eyes focused on a far off horizon... Once they led revolutions. Now they write blogs.


Parker Tettleton "Harvest" When you were young, beetle-eyed, brushing love up and down the stairs, swearing tableside, sole tongue of tableaus, the harvest awash with reason to be.


Biographies


Originally from Pakistan, Rizwan Akhtar is currently a PhD student at the University of Essex, UK. His poems have appeared in Poetry Salzburg Review, Poetry NZ, Wasafiri, Postcolonial Text, decanto,Poesia and a few have been anthologised by Poetry Forward Press. David M. deLeon is a music journalist and editor from New Jersey. Hispoetry has been seen in places like Rattle, 2River View, Fence, Bat City, The Cortland Review, Grey Sparrow, Anti- and Only the Sea Keeps:Poetry of the Tsunami. He keeps a website at http://davidmdeleon.com.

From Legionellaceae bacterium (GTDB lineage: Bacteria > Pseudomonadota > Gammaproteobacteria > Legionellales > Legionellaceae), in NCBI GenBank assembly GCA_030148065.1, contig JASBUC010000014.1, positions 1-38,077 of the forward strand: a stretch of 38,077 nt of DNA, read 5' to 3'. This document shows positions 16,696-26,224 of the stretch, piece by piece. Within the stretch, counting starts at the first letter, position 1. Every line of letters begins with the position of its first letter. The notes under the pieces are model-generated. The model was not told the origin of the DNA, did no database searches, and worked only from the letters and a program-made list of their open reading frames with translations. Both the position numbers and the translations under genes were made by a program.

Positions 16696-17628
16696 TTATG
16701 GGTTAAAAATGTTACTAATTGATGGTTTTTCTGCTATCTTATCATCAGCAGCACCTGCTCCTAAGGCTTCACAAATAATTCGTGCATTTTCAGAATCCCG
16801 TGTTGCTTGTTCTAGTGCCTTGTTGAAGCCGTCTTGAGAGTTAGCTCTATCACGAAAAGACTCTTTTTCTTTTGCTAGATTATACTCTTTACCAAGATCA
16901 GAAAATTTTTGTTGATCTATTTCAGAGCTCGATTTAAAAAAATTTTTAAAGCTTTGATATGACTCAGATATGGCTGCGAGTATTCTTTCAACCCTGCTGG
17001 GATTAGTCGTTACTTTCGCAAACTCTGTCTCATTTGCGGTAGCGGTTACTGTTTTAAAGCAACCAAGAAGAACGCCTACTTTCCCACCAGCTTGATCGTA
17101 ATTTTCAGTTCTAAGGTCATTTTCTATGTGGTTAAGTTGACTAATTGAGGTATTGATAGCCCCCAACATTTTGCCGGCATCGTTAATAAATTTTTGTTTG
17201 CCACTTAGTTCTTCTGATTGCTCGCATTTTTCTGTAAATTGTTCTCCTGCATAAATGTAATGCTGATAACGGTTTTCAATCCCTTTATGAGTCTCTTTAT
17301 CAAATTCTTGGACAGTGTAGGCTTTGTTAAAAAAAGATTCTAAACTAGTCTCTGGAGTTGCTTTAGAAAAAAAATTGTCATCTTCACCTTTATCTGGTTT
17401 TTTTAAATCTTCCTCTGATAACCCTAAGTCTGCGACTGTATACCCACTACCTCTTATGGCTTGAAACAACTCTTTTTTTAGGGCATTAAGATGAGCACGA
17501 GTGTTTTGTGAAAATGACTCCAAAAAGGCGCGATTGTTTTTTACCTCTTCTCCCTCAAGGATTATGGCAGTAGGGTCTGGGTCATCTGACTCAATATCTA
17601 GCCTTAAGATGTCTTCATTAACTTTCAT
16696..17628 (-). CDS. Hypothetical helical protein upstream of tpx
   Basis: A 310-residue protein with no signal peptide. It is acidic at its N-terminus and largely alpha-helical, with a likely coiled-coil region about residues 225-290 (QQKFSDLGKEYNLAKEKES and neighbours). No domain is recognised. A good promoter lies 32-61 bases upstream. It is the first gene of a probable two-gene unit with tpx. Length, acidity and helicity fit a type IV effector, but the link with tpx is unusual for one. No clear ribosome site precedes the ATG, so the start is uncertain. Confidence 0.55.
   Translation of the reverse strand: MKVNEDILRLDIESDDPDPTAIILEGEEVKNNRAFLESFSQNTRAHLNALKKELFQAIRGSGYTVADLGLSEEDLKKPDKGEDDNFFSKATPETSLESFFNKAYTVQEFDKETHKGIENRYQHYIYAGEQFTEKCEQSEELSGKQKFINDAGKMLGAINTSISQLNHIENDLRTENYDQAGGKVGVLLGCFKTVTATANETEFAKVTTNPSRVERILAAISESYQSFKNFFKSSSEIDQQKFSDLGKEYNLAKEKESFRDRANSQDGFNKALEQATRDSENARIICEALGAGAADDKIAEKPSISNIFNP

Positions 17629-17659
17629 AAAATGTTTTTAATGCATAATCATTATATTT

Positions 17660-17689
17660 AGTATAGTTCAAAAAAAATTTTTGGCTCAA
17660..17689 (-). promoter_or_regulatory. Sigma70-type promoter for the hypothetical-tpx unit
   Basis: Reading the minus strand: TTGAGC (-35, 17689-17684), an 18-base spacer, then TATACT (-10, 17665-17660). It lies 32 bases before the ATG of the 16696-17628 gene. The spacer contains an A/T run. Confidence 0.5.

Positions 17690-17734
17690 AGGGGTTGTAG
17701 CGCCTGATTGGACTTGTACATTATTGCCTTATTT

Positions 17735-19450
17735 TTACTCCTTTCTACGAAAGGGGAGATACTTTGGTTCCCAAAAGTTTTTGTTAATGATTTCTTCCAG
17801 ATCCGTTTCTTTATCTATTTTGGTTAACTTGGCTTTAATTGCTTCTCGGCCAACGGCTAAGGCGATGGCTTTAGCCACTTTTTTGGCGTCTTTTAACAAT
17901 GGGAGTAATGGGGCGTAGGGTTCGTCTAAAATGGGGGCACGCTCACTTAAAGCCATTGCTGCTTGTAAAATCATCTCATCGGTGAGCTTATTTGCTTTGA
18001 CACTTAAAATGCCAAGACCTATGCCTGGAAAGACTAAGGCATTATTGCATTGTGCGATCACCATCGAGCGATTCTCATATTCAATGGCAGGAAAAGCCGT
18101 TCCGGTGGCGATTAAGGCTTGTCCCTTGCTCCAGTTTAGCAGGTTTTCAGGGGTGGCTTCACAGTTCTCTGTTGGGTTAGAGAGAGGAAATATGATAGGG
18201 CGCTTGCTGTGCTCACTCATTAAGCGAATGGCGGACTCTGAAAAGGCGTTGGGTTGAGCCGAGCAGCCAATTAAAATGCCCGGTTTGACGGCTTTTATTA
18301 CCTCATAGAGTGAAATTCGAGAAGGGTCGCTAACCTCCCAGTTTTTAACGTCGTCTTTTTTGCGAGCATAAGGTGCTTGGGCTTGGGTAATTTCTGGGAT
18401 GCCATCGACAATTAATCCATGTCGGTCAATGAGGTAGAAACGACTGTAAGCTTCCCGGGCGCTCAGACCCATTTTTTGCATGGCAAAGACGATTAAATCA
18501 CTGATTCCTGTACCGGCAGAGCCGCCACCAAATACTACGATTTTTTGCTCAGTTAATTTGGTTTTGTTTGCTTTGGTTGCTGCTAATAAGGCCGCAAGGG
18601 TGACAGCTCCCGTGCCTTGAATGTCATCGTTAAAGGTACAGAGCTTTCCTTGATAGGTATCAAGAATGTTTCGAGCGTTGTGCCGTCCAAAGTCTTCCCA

Thom Dworsky is a fiction writer and poet currently completing his M.F.A. in Creative Writing at National University. He's worked as a nurse, army solider and his best job, father of two beautiful boys. Ricky Garni is a graphic designer and bicycle collector living in Carrboro, North Carolina. His work has been published most recently in PANK, MEDULLA REVIEW, SHAMPOO, THE BICYCLE REVIEW, PRICK OF THE SPINDLE, PINSTRIPE FEDORA, ANEMONE SIDECAR. His books can be had at www.tinyurl.com/rickygarni Russell Jaffe teaches English at Kirkwood Community College in Cedar Rapids, IA and holds an MFA in poetry from Columbia College in Chicago. His poems have appeared in Shampoo, MiPOesias, The Portland Review, Spooky Boyfriend, Writer’s Bloc, and others. Additionally, he writes a hot sauce review blog called Good Hurts. Scott Stoller is a practicing physician in western Pennsylvania where he lives with his wife and kids and numerous very needy small furry animals. He is a graduate of Colgate University and Albany Medical College. He has poetry forthcoming in decomP and Atlas Poetica. Parker Tettleton is an English major at Kennesaw State University. His work is featured in or forthcoming from Short, Fast, and Deadly, Soundzine, The Chimaera, Right Hand Pointing, LITSNACK and Whisper&Scream, among others. He blogs at http://parker-augustlight.blogspot.com/


tinfoildresses Spring 2010